Do you remember back in 2007 how the USOE fought tooth and nail to raise our then D-rated math standards? They hated me and Senator Stephenson for pushing them to the point where they had to raise the standards. We brought in Dr. Jim Milgram who showed how pathetic the standards were. The USOE complained about the cost of switching the standards and the enormous effort we would have to go through to do it. Dr. Wright was one of 3 mathematicians on that drafting committee and they were good standards. The USOE had Dr. Wu at Berkeley review the standards and THEN INTENTIONALLY DIDN’T IMPLEMENT ANY OF HIS CHANGES. The USOE had the chance to get us to A rated standards and they didn’t want it!!!
    Along comes Common Core with the *chance* to perhaps get some federal Race to the Top money and the USOE jumps all over it. These people are so addicted to money they sold us out. They wouldn’t get us better standards in the past, and in 2007 when we suggested just adopting CA’s math standards because they were some of the best in the nation and would have curriculum specifically written for them, THEY REJECTED THAT IDEA BECAUSE, “Well we don’t share the same standards as people in California so we don’t want to adopt their standards.” It was one of the dumbest arguments I’d ever heard. As if we were going to adopt their lax morality standards in the state by adopting their math standards. Pure stupidity. The USOE has never been interested in the best standards. They are interested in money. Adopting CCSS the way we did is total proof of that. If we really wanted the very best standards, we would have used California or Massachusetts’ math and ELA standards as they are rated among the best in the country. Dr. Sandra Stotsky who authored MA’s #1 standards offered to come to Utah for FREE and work with teachers here to develop our own standards that would be the best in the nation. We could have done the same for math. Instead, we adopt what everyone else is doing in a one-size-fits-all mentality that promotes constructivism all across the nation. True, the CC standards were better than quite a few states, but not all. We’ve actually settled for mediocrity across the nation. Not only that, we’ve abandoned local control which is far more important than having consistent standards across the nation. If we can’t control the nationwide assessments because they are tied to CC standards, we will never control the standards because no state is going to want to show lower test scores by breaking away from teaching exactly what is on the standards.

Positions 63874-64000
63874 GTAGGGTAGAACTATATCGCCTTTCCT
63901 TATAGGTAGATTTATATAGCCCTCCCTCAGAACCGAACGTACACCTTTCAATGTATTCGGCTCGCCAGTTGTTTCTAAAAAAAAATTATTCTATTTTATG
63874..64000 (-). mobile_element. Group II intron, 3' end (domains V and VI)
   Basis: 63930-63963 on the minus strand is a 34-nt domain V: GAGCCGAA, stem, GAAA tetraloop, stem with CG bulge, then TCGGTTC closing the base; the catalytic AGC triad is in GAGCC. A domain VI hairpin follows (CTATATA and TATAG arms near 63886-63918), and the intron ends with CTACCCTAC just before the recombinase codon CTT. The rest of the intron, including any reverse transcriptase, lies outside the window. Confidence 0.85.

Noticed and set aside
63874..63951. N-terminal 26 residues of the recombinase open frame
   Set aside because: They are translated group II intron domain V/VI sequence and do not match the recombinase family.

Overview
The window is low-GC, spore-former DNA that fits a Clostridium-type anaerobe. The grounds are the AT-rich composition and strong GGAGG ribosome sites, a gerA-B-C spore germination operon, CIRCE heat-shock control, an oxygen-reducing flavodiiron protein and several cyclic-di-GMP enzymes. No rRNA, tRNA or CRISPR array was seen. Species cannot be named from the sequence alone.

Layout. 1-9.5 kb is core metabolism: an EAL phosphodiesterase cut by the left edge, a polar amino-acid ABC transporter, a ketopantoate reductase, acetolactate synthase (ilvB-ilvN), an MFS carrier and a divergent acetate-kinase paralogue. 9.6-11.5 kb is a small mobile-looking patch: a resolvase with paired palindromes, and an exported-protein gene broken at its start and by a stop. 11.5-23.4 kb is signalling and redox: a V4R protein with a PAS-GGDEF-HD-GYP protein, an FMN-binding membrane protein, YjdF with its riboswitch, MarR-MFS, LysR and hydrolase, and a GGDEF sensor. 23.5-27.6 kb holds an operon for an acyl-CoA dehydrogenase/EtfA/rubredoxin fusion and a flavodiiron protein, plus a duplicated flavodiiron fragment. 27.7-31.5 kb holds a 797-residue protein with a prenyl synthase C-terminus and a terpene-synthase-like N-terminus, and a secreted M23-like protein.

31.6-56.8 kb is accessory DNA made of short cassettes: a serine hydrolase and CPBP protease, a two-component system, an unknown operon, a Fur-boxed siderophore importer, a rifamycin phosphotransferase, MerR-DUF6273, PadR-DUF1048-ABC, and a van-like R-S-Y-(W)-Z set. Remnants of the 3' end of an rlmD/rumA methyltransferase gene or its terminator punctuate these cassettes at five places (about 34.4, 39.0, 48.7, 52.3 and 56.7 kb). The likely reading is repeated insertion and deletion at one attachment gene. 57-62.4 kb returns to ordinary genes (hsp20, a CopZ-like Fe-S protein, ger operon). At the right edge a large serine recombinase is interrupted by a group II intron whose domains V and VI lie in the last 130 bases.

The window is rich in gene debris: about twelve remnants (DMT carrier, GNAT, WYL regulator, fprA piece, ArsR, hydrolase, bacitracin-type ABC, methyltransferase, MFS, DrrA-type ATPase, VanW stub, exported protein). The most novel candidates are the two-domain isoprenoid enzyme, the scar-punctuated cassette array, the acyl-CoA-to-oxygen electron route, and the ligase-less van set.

Local control is the level at which parents can have influence. Under Common Core, parents now have zero influence over modifying the standards or assessments. In Utah, it took us 8 months to get the state board to add teaching cursive writing to the standards since we do have leeway to add up to 15% to the copyrighted standards. Ultimate control is the family level, but at a local school, the parents should be able to choose the curriculum they want their children to go through, free of regulations and someone in Washington D.C. telling them what they are required to teach. Every step control is removed from the top down approach is a positive one. State standards are better than federal. District standards are better than state. School standards are better than district, and homeschooling standards are the ultimate local control. We used to not have state standards and amazingly, America put men on the moon and were the technological leader of the world. Look at the tests children used to take a hundred years ago and our high school graduates would be hard pressed to pass the middle school tests.
    “For the children”? Really? The loss of local control over what our children are taught and how they are tested is acceptable because you feel these standards are better? That’s a very shortsighted position to take.
    You state you’ve never seen a plan from us. You haven’t read the site I guess because from the beginning we’ve talk about exactly what we’d like to see. Saying we should have spoken up when we had a chance is a very ignorant statement to make. Before the public knew what CC was, the draft was released on June 2nd and the state board adopted it on June 4th, just 2 days later. They had to adopt it then in order to apply for more money or sign onto some other contract with the feds. Then they re-ratified that vote in their August meeting. There was no time for everyone to find out what CC was. It wasn’t publicized and there weren’t public meetings. Here’s the post that specifically outlines our replacement plan: